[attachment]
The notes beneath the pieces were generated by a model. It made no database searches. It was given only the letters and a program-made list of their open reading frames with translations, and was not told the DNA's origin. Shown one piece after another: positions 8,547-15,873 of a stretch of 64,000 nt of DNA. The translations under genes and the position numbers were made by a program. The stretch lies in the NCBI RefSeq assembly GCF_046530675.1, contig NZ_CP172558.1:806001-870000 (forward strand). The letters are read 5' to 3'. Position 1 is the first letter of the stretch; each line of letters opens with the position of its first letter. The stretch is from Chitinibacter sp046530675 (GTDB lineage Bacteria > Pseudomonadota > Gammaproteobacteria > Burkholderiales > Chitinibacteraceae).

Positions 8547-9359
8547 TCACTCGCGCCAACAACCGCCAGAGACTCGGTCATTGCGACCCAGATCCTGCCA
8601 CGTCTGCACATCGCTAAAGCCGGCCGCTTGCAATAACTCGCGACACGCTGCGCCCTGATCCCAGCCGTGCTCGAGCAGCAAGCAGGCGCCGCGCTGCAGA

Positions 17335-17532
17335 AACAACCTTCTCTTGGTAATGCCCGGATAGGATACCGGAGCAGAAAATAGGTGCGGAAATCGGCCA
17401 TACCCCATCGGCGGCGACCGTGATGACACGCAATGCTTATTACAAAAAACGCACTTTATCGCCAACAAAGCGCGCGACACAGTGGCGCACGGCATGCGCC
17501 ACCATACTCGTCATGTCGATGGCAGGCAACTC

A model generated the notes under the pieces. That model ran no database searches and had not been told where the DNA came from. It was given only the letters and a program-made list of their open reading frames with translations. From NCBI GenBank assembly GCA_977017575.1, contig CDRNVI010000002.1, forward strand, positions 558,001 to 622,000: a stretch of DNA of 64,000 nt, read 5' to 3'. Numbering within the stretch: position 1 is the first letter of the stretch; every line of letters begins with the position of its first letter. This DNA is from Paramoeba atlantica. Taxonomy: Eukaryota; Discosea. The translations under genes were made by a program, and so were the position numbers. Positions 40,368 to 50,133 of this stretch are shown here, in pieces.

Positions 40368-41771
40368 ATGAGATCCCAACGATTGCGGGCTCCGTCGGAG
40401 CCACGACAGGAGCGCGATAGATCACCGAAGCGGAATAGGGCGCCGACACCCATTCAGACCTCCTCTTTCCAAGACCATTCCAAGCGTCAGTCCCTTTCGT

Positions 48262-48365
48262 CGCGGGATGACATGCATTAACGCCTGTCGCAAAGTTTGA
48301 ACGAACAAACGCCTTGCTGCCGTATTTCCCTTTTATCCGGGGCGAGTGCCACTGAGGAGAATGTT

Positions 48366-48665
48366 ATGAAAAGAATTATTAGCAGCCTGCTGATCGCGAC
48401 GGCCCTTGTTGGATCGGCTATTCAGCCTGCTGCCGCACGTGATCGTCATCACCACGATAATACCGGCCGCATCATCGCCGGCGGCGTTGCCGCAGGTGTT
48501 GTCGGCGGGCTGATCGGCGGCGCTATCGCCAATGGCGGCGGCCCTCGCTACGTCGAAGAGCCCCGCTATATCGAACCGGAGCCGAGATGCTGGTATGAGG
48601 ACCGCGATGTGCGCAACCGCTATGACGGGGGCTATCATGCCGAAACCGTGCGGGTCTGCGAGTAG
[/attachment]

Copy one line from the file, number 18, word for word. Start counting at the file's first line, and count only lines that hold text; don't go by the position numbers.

48401 GGCCCTTGTTGGATCGGCTATTCAGCCTGCTGCCGCACGTGATCGTCATCACCACGATAATACCGGCCGCATCATCGCCGGCGGCGTTGCCGCAGGTGTT